Where the ratio of suction to discharge pressure is high enough to cause a serious drop in volumetric efficiency (see Chapter 4) or an unacceptably high discharge temperature, vapour compression must be carried out in two or more stages.

Two-stage systems use the same refrigerant throughout a common circuit, compressing in two stages. By using separate compressors for each stage, the second-stage displacement can be adjusted to accommodate an extra cool­ing load, side load. at the intermediate pressure. Compression in two stages within a single machine can be accomplished with multicylinder compressors. The first stage of compression takes place in, say, 4 cylinders and the second stage in 2 cylinders of a 6-cylinder machine. Hot discharge gas from the first compression stage passes via an intercooler to the high-stage compressor, and consists of a small evaporator supplied by refrigerant from the condenser. Alternatively a water-cooled heat exchanger could be used, or simple injection of a controlled amount of liquid refrigerant (from the condenser) to mix with the intermediate pressure gas.

A more energy efficient alternative is the arrangement shown in Figures 2.8 and 2.9. Part of the refrigerant liquid from the condenser is taken to a subcooler,


Figure 2.8 Two-stage cycle with subcooler


Enthalpy [kJ/kg]

Figure 2.9 Mollier diagram for R404A showing two-stage vapour compression cycle with subcooler

Where the main liquid flow to the expansion valve is cooled from E to F, and this increases the duty of the evaporator (A-H). This cycle is more efficient than the single-stage cycle because the part of the mass flow is compressed only through the second stage. A flash intercooler may be used instead of a subcooler. All the liquid is then reduced to intermediate pressure via a suitable expansion valve. The intercooler acts as a separation vessel in which the flash gas formed in the expansion process is separated from the liquid. From the intercooler, the flash vapour is led to the high-stage compressor, whilst the liquid, which has been separated, is further expanded to the low pressure. A float valve of the type shown in Figure 8.10 can be used to control admission to the intercooler.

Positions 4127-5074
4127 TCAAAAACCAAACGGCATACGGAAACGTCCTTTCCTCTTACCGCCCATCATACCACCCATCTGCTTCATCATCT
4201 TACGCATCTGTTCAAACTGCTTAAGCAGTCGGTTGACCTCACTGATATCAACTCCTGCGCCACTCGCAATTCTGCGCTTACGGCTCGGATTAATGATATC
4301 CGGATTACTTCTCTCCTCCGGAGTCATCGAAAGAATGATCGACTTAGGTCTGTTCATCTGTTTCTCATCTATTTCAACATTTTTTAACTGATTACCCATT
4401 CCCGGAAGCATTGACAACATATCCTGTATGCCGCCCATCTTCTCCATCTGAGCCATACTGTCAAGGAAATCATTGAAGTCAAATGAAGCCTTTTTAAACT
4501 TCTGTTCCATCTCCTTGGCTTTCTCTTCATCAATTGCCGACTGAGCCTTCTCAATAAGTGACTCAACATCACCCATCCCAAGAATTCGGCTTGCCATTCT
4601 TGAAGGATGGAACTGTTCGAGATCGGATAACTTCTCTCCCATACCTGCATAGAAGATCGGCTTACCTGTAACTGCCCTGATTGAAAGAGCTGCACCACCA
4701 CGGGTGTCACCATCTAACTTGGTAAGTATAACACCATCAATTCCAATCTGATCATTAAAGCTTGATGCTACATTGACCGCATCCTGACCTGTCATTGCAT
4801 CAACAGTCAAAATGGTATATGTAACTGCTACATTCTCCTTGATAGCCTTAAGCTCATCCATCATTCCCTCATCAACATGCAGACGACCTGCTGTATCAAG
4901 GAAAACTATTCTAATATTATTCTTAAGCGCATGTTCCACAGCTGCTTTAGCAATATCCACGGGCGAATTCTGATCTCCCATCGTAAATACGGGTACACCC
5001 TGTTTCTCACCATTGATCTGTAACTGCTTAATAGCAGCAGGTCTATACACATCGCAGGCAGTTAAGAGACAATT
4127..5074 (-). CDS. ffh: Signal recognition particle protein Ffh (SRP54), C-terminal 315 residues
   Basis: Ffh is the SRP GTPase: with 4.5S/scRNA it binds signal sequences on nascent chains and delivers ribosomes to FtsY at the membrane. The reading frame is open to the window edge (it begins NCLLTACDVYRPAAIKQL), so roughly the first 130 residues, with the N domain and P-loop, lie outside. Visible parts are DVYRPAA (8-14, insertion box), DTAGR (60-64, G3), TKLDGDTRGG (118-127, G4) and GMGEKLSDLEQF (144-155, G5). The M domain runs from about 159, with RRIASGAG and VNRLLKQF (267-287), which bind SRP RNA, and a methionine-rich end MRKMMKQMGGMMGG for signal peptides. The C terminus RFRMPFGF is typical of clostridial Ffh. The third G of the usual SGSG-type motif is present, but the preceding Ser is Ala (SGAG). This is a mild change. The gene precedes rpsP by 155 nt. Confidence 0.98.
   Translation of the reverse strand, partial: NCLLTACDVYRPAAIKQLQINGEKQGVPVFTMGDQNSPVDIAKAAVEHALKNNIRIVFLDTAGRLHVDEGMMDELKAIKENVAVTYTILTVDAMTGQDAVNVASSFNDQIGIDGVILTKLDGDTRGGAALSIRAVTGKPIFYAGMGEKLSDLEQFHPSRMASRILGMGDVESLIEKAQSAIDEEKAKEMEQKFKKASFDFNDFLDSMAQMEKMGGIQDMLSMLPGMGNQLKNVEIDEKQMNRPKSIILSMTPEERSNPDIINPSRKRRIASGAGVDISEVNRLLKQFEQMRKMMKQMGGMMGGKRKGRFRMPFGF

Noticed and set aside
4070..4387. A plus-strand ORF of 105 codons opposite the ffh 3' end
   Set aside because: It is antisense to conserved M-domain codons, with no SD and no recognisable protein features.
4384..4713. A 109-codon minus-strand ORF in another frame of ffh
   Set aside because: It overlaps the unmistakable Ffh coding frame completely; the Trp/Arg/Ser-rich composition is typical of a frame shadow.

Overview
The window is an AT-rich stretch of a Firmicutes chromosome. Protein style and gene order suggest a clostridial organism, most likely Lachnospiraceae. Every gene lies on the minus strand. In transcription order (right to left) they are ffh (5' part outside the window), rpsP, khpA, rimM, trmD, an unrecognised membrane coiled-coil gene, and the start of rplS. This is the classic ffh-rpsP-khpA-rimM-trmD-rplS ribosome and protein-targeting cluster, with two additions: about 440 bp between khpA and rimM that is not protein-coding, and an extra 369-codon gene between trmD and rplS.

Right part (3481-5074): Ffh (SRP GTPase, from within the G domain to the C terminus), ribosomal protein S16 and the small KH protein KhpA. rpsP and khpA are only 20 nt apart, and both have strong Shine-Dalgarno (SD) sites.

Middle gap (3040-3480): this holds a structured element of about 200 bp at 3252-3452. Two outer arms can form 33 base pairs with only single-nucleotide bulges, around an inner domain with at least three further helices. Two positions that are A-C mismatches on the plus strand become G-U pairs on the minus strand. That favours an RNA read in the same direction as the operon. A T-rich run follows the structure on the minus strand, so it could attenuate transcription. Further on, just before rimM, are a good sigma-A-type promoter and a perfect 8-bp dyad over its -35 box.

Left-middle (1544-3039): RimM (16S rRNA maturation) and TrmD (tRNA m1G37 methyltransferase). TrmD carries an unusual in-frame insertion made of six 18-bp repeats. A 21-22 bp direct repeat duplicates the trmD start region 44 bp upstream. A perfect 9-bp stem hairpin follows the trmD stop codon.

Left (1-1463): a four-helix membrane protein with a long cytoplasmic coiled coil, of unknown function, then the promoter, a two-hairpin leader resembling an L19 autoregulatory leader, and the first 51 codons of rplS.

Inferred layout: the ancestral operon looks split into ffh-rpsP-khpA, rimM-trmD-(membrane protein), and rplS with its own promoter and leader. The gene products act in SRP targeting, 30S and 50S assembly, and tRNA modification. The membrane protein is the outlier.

A version of the two-stage cycle, called an economizer cycle, can be applied with scroll and screw compressors. With these machines, access to the intermedi­ate pressure within the compression process via an additional port on the casing allows vapour from the subcooler to be injected part way through the compres­sion process. Only one compressor is needed, and it is almost identical to the single-stage version, requiring just the additional vapour injection port. The economizer cycle is a very cost-effective way of gaining improved performance.

The cascade cycle has two separate refrigeration systems, one acting as a condenser to the other (see Figure 2.10). This arrangement permits the use of dif­ferent refrigerants in the two systems and high-pressure refrigerants such as R23 are used in the lower stage. The cycle is shown on one chart for convenience.

The Mollier diagrams for compound and cascade systems (Figures 2.9 and 2.10) indicate the enthalpy change per kilogram of circulated refrigerant, but it should be borne in mind that the mass flows rates in the low and high stages differ, and this must be accounted when calculating capacities.


Figure 2.10 Mollier diagram for R404A showing cascade cycle

Posted in Refrigeration and Air Conditioning